Jeff Bezos reveals warning from his son for Amazon's new 'Lord of the Rings' series—'Dad, please don't eff this up'
Jeff Bezos' son had a simple directive for his dad when he found out that Amazon was making its own "Lord of the Rings" show: "Don't eff this up."
The founder of the ecommerce giant and second richest man on earth shared his son's warning at the U.K. premiere of the new Amazon Prime Video series "Lord of the Rings: The Rings of Power".
The 58-year-old billionaire reflected on his lifelong fandom of the work of author J. R. R. Tolkien in front of the A-list audience, Variety reports, saying he passed his love of Middle Earth down to his own children.
After Amazon got involved in this project, my son came up to me one day, he looked me in the eyes, very sincerely, and he said: 'Dad, please don't eff this up.'Jeff Bezos
When one of his sons learned that Amazon had plans to create a "Lord of the Rings" series — reportedly paying an eye-watering $250 million for the rights alone — he asked Bezos to make sure it was good.
"After Amazon got involved in this project, my son came up to me one day, he looked me in the eyes, very sincerely, and he said: 'Dad, please don't eff this up,'" Bezos said. "And he was right. We know that this world is important to so many people, we know it's a privilege to work inside this world and we know it's a big responsibility."
Bezos joked that showrunners Patrick McKay and John D. Payne lived up to to the task in part by ignoring the notes and feedback he gave during the production of the show's first season.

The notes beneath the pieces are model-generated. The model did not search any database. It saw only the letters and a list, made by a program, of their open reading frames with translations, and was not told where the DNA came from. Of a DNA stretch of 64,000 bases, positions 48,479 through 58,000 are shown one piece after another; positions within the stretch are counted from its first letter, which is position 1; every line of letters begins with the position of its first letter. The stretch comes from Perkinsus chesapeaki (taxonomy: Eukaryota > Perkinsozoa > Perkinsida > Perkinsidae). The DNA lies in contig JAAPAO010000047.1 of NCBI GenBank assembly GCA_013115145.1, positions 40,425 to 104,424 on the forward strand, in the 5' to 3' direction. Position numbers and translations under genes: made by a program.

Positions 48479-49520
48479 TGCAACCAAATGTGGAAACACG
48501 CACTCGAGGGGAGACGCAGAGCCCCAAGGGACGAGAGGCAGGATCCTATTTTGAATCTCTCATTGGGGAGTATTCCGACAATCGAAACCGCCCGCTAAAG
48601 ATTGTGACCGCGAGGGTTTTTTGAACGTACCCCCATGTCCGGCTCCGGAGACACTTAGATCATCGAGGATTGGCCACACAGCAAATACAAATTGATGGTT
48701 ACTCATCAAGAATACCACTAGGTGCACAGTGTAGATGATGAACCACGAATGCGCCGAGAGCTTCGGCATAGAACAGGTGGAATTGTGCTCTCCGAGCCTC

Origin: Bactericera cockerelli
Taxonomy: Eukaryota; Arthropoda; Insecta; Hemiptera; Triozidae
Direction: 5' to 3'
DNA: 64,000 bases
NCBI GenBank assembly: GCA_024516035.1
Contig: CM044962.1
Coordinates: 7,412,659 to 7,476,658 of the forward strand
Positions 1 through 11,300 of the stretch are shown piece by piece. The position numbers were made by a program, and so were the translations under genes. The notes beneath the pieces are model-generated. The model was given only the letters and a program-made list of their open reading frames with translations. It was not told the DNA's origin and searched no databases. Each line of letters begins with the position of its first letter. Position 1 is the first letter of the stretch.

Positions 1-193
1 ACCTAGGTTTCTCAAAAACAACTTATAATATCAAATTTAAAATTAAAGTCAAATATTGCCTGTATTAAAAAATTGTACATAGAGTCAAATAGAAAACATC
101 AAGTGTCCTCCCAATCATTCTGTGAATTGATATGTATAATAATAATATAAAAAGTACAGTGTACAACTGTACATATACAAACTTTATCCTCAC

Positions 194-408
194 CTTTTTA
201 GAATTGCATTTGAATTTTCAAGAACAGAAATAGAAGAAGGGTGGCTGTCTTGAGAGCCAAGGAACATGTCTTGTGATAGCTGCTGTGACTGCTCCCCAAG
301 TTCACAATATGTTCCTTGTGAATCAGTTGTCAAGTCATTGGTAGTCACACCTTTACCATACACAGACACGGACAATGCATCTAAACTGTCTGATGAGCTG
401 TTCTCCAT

"Every showrunner's dream – and I mean every showrunner – their dream is to get notes on scripts and early cuts from the founder and executive chairman," Bezos said. "They loved that. I need to thank you both for listening whenever it helped but mostly I need to thank you for ignoring me at exactly the right times."
Bezos famously laid out the ingredients for "a great show" in a meeting written about by author Brad Stone in his book "Amazon Unbound".
Among the 12 key elements identified by the then-CEO are "a heroic protagonist who experiences growth and change", "wish fulfillment", cliffhangers and "civilizational high stakes".
"The Rings of Power" is set thousands of years before the events of the "Lord of the Rings" books and films, and chronicles the "re-emergence of evil to Middle-earth."
The first season reportedly cost $715 million to produce.
The series will premiere its first two episodes on Prime Video on Sept. 2, with the following six episodes airing weekly. The showrunners said in June that the story will take place over the course of five seasons.
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